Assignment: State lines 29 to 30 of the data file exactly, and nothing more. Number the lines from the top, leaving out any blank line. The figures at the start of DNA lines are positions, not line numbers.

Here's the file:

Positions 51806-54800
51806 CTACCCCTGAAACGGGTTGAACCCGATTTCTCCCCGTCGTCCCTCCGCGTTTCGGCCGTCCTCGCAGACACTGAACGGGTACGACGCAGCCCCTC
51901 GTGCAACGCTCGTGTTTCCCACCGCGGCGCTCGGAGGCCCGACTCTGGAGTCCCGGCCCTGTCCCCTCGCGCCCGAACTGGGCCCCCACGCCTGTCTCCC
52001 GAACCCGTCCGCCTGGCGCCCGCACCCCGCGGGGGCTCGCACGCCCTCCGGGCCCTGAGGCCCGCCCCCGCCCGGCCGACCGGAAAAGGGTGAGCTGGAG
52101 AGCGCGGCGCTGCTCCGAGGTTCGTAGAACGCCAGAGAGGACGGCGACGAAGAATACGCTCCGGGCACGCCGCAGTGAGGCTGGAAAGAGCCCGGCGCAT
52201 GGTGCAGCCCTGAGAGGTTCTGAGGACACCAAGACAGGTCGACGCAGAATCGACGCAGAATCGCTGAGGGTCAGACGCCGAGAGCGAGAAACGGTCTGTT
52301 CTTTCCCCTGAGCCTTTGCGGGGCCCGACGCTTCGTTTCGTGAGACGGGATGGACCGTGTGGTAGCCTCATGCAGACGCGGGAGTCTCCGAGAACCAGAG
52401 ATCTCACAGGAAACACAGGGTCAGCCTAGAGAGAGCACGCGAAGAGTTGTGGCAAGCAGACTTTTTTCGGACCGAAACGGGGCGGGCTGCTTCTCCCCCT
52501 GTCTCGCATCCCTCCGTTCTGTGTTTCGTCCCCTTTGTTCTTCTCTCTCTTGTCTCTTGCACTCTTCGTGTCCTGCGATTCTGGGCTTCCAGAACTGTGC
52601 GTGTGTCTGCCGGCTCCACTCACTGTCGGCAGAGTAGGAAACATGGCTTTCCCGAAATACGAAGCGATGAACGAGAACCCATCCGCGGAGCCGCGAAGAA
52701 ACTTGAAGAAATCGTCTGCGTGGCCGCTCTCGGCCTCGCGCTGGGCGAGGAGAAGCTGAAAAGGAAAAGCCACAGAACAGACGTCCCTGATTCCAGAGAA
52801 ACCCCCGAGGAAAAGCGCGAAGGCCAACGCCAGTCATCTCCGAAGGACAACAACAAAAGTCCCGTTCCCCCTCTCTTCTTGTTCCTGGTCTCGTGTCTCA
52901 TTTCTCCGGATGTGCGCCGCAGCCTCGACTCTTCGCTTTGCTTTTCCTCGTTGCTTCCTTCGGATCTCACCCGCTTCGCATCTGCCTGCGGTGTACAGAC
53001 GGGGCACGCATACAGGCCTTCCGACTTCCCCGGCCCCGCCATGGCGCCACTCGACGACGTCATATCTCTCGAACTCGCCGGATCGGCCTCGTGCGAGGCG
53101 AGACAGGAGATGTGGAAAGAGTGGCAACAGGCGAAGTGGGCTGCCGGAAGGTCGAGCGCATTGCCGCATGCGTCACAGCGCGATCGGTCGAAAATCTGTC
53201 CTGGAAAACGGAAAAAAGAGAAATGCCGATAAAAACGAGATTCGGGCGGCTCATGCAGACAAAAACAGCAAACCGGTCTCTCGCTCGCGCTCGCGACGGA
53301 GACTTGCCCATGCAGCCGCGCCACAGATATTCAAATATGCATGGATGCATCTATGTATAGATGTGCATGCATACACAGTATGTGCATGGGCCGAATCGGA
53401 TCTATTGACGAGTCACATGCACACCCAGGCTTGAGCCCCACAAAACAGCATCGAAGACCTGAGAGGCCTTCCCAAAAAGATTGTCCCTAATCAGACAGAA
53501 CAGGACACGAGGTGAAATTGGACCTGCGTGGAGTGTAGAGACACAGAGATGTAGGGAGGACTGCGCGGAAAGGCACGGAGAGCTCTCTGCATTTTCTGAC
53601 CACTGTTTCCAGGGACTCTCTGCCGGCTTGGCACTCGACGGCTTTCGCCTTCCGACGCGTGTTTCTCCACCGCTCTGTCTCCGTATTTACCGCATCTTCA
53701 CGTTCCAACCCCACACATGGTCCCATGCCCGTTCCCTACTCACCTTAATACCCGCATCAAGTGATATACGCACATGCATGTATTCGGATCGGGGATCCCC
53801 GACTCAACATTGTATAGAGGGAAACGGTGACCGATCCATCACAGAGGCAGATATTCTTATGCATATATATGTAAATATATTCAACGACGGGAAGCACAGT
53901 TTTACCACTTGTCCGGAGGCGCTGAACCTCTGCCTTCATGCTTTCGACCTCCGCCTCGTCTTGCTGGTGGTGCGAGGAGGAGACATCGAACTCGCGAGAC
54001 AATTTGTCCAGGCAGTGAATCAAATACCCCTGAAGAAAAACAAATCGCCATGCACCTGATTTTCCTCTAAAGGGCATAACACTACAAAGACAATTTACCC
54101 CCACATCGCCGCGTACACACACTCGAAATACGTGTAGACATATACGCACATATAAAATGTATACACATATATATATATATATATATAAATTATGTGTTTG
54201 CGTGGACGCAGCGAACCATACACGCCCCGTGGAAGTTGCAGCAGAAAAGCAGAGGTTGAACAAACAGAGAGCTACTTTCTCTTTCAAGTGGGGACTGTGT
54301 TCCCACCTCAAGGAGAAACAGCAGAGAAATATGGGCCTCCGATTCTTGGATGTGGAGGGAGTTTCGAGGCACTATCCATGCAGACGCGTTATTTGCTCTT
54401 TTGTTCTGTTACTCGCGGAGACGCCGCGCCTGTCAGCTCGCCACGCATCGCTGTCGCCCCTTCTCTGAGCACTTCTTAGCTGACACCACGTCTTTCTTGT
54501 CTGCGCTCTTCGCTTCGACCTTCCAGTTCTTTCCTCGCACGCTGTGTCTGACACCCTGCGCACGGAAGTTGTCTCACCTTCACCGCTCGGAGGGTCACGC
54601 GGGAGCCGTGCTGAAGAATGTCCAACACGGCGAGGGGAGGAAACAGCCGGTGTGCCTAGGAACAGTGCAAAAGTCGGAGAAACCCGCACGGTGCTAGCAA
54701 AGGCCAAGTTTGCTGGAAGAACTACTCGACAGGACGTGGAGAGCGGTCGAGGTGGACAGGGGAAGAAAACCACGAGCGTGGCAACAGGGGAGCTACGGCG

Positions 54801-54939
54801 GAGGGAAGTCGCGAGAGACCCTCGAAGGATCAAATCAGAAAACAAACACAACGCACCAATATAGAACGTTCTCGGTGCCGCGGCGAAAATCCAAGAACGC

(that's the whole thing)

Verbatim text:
54501 CTGCGCTCTTCGCTTCGACCTTCCAGTTCTTTCCTCGCACGCTGTGTCTGACACCCTGCGCACGGAAGTTGTCTCACCTTCACCGCTCGGAGGGTCACGC
54601 GGGAGCCGTGCTGAAGAATGTCCAACACGGCGAGGGGAGGAAACAGCCGGTGTGCCTAGGAACAGTGCAAAAGTCGGAGAAACCCGCACGGTGCTAGCAA